Make Tortillas And Chips With Your Kids

Make a fun snack for the whole family using this two-for-one recipe.

by Tessa Zundel

Homemade tortillas and chips are a good way to control what ingredients go into your food.
Sana Keefer Washington/Flickr

It’s important for my homesteading, homemaking and homeschooling schedules that I maximize my time in the kitchen every day. That’s why I love this recipe, which produces both tortillas and chips from one batch of dough. It’s important to develop healthy eating habits in our children when they’re young, and cooking wholesome food with them is an easy way to accomplish this.

Children of all ages can help with these products because there are several jobs that can be assigned according to their capabilities. The youngest children can help put ingredients into the mixing bowl and turn it on. The next oldest can help roll out each tortilla or cut out chips—you might get odd shapes, but they’ll still taste great. For your self-governed children, you can turn over the job of frying up both the tortillas and the chips.

Homemade tortillas and chips both make great hearty snacks for farmhands and farm kids as the weather cools down. Using healthy ingredients will ensure that your family is eating nutrient dense food that will keep them going as they finish bringing in the harvest and preparing for winter on the farm.

Recipe: Wholesome Tortillas

Let your kid helps with tortilla-making, from mixing to cooking.
This Year’s Love/Flickr


  • 9 cups flour (I use a mix of fresh-ground white wheat and kamut wheat.)*
  • 1 T. sea salt
  • 1 T. baking powder
  • 1 cup oil (I use half extra virgin olive oil and half avocado oil, but any oil will work.)
  • 3 cups warm water

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*You can similarly use corn masa flour and make corn tortillas and chips, as well as experimenting with grain mixes using flours like quinoa and oat.


Using dough hook attachment of your stand mixer, mix flour, salt and baking powder on medium speed; you may also do this by hand in a regular bowl. Add oil and water. When the dough comes together and begins to form a ball, decrease mixing speed to low. Continue to mix for 1 minute or until dough is smooth and elastic.

Divide dough in half, then in half again. Continue until you have about 30 fairly equal portions. Form each piece into a ball and then flatten with the palm of your hand on a lightly floured surface. If the dough is sticky, use a bit more flour. Cover dough balls with a towel, and allow them to rest for 15 minutes.

Heat a skillet or frying pan over medium-high heat, and add a bit of olive oil; you can also omit the oil and simply cook up your tortillas without it. Roll each dough piece into a circle, about 6-8 inches in diameter. Keep your surface floured and don’t stack rolled tortillas or they’ll stick together. It helps to have a couple pans going so you can process the tortillas quickly, but it’s up to you how many pans you want to run at one time.

When the oil is very hot, place uncooked tortilla into pan and allow to cook about 1 minute or until underside is lightly browned here and there. The uncooked surface will begin to bubble by the time it’s ready to be flipped over. Flip to other side and cook for another minute. Reduce heat if the tortilla is browning too fast. Cooking up tortillas is a great job to hand over to a child while you cut up your homegrown produce to stuff into your soft tacos.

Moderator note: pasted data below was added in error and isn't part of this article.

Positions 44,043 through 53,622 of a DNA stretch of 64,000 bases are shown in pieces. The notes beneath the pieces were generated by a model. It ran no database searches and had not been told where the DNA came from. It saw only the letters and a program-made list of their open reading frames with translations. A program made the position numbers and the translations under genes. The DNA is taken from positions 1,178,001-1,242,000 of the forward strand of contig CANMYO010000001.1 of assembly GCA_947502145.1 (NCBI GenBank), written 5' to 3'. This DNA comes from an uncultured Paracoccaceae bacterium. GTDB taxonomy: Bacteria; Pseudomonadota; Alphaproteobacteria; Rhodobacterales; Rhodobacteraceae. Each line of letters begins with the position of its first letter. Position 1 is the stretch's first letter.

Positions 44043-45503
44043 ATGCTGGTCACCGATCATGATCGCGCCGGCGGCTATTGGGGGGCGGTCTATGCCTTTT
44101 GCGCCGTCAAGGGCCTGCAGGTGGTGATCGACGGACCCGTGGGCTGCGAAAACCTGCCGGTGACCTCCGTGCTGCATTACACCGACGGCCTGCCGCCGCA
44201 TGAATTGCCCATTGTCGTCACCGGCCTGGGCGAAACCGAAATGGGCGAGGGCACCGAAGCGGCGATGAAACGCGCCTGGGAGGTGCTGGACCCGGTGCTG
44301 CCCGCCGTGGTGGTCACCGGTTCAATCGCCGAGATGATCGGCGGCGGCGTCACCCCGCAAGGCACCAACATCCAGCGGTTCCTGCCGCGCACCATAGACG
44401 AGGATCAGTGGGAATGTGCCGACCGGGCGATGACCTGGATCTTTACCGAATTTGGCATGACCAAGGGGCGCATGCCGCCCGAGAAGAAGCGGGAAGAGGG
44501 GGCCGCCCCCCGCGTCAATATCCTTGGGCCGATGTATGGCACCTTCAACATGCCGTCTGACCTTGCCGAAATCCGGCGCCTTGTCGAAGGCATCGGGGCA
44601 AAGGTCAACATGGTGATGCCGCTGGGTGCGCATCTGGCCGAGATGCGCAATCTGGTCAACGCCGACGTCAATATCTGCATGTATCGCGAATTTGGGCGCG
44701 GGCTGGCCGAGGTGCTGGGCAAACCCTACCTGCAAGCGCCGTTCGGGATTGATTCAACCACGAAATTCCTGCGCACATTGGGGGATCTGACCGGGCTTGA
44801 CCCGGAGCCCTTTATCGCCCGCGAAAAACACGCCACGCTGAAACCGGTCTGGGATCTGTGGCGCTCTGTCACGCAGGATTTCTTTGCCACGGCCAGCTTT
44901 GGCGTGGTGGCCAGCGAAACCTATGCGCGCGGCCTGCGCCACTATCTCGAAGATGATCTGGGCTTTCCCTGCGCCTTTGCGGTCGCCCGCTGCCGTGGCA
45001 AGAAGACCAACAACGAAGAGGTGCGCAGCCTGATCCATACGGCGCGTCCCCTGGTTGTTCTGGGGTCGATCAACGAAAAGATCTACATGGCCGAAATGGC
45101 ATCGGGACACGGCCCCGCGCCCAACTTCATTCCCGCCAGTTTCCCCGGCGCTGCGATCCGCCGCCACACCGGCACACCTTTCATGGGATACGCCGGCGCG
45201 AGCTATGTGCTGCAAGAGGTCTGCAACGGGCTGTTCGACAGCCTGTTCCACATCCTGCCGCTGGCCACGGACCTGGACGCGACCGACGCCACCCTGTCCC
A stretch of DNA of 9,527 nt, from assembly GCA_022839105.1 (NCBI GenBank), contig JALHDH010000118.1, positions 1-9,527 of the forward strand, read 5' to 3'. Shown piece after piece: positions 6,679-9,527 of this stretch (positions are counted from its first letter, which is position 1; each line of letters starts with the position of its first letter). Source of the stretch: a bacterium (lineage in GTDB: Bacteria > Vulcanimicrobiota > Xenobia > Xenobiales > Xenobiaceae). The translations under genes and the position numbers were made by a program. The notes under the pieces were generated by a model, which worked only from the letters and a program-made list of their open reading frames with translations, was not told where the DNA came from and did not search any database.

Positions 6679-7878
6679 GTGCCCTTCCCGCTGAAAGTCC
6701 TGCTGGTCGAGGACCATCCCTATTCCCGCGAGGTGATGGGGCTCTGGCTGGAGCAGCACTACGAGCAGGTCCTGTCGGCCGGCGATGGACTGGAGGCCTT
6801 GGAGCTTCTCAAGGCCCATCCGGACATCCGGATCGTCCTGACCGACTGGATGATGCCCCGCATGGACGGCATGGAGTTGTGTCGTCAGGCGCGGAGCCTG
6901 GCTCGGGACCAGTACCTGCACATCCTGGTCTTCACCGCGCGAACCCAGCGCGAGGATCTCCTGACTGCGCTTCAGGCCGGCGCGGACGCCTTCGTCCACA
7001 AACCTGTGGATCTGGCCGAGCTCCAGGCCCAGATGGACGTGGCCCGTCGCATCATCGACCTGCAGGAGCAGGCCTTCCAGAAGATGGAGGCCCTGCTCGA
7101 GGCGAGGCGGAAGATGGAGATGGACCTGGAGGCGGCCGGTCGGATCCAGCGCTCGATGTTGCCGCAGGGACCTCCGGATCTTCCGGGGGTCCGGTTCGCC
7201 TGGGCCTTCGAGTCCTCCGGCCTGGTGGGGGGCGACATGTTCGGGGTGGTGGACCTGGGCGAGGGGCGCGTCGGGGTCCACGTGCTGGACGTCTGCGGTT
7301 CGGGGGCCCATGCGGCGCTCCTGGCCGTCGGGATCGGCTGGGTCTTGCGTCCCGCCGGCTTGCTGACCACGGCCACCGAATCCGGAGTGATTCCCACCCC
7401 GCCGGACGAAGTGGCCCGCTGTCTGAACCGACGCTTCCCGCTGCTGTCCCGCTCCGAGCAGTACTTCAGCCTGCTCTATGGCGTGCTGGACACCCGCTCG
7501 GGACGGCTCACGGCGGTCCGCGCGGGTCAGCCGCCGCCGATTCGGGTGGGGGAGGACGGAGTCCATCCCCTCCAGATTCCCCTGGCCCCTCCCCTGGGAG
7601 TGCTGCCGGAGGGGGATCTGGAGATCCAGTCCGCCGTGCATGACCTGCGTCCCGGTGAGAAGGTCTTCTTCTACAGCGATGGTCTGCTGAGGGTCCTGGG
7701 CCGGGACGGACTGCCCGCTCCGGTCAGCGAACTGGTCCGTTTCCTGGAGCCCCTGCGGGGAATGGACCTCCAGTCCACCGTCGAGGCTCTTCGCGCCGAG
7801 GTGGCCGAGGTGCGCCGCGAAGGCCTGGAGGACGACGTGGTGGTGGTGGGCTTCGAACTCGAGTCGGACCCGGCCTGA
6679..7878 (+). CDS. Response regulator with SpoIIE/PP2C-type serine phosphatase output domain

Remove from pan and stack, covering to retain warmth and moisture. Wipe out extra flour in between tortillas if it begins to burn in the pan.

The tortillas will keep well stored in an airtight container or zipper-top bag at room temperature for 24 hours or can be frozen indefinitely. Freeze tortillas with a piece of parchment paper in between each for best results.

Our family of seven can put away anywhere from 15 to 20 of these tortilla during soft-taco night. The leftovers we use to make the taco chips below.

Making Chips From Tortillas

Supervise your children as they fry the tortilla chips.
Tessa Zundel

This is not hard, I promise, and it is a great thing to do with your child who is ready to take on a little heat at the stove. I try to remain close by when the kids are using the stove, especially if hot oils are involved.

Step 1

Using a pizza cutter, cut leftover tortillas (day-old work great) into reasonably sized wedges. Oddly shaped or leftover bits will still be tasty once fried up.

Step 2

Warm a skillet over medium heat and then add oil at a depth of 1/8 to 1/4 inch, to cover the bottom of your pan.Make sure you’re using healthy oils for frying—olive, avocado, sunflower—to keep this snack as good for you as possible.

Step 3

Once the oil is hot, place a layer of tortilla wedges into the bottom of the pan so that they’re not overlapping. Fry until golden brown on the underside, usually one to three minutes. Flip each chip to fry on the other side for about a minute.

Step 4

Remove chips to a baking rack over a cookie sheet to drain, and immediately sprinkle with sea salt to taste. Add any flavor or spice variation that you’d like in place of plain salt. You can even make them into a dessert by using cinnamon sugar.

Step 5

Store leftover chips (if you have any) in a lidded container for up to a week. Oils in the chips may begin to go rancid after a week in hot, ambient temperatures.

One of the great lessons that children learn from us in the kitchen is how to nourish, not just with food, but with time and energy. Taking the time to cook from scratch with our children is an investment in effort and sometimes I’m too tired or cranky to do it very well. Then, there are other times; when we laugh together, get covered in flour and nick homemade chips before dinner. Those are the times that make all the lopsided tortillas and spilled sea salt worth it.

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